The day I became the “old spouse”

I was sitting at a spouse dinner the other night, getting to know a brand new wife to our area and to our squadron. She had a ton of questions, all of which I felt I could accurately answer. She asked about deployments, TDYs, amenities and services around the base, etc…and I could answer her. It hit me; I was that spouse, the “old spouse,” and I was perfectly happy with it.

580180_10100485142893657_1235663742_nI remember some of my first experiences meeting other military spouses. I was only 18 years old when I married my husband and moved to our first assignment, so of course I was a young spouse. I was introduced to other women, all of whom were very nice and informative. I could not help but notice that there was a difference between us; they were the old wives.

Let me clarify. I do not mean that they were old in years but old in experience. These wives had been through so much more than I could even fathom. They had survived deployments in varying lengths of time and locations. They seemed to know every acronym in the military dictionary. These women knew how to navigate military healthcare and the best doctors/clinics to go. They were a wealth of knowledge on everything in the area, especially on where to get a good military discount. Nothing phased them. NOTHING – no short-notice TDY, midnight recall, or late travel voucher payout could frighten them. These “old spouses” seemed to handle it all with a shrug or a laugh.

I could not imagine being like them. I wanted to – but their level of calm and knowledge seemed daunting. Would I ever reach a point where every uncertain was just normal? When would I be that person who knows the right answer to every question? Who would trust me to be that source of wisdom and guidance? I would have to earn the distinction of “old spouse.”

970737_10100461886354947_1787777637_nThrough every deployment or extended time away, I thought I was gaining my rank of seasoned spouse. When I learned to fix a toilet, how to tinker with an old Italian radiator, or to put together IKEA furniture by myself, I gave myself some more wife credit. For every holiday, birthday, school event, or life milestone I experienced sans-husband, I gained a little more. I did the moves, the travels, and the inconsistencies of military life and still felt like I was not a part of that elite spouse community.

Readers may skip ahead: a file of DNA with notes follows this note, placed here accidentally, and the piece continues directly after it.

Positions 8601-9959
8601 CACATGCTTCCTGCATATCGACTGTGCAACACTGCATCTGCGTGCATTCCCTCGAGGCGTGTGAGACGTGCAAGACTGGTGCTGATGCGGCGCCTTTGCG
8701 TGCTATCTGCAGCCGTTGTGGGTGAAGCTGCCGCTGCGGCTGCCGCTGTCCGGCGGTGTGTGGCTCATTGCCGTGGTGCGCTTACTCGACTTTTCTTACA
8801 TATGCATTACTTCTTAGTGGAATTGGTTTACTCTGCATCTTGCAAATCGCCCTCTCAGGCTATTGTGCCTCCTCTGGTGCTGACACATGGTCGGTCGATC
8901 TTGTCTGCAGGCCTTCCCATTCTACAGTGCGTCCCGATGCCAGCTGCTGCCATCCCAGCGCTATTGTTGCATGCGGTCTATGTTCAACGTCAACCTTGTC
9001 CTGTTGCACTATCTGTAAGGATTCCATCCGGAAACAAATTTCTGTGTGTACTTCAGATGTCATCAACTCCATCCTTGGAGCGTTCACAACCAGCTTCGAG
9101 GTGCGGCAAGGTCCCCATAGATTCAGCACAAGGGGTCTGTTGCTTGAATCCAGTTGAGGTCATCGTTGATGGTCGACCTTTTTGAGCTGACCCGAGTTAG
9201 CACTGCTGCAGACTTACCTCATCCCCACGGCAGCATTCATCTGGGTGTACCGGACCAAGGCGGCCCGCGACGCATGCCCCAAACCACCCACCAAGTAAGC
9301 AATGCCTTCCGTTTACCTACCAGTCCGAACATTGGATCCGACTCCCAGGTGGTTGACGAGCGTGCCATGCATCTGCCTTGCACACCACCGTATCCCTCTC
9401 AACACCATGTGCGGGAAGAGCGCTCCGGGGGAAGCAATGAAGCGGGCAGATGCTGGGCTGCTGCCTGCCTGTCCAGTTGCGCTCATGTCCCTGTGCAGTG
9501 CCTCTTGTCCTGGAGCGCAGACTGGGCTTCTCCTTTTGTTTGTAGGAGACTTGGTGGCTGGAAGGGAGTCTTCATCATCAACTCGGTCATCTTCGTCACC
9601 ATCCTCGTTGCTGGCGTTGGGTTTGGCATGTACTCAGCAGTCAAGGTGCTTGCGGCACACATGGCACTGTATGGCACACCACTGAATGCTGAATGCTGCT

Then I became a Key Spouse for the first time. People were literally seeking me out for support, knowledge, and experience. I was the person who would guide others to the answers they needed. I would be their welcoming face during every arrival and homecoming. I would be their social coordinator, their shoulder to cry on, or their sounding board. I thought that this was my moment – I was the “old spouse.” Still I did not feel I warranted the title. Even with a second foray as a Key Spouse and my 7th move, I had more to learn. I have moments where I feel like I might be there, but I’m really not.

Perhaps this is the real lesson and something I did not learn from my “old spouses.” We are all still learning and never really stop. We may seem cool and collected on the outside; we may have all the answers for those that need them. But all of us are still figuring out this crazy yet rewarding life. Tomorrow, I may need to consult my original wife friends for help with a teenager problem. In a week, I might be helping a newer spouse figure out which health clinic she needs to seek out. A month from now, I might be helping run a squadron event with other spouses, old and new (that is actually happening sooner than that). No matter what it is or where it is, we are all still learning and helping one another.

So for all of you military spouses – old, new, experienced or not – give yourself a little more credit, ask a question or two, and know that we all become the “old spouse” at some point. Embrace it!




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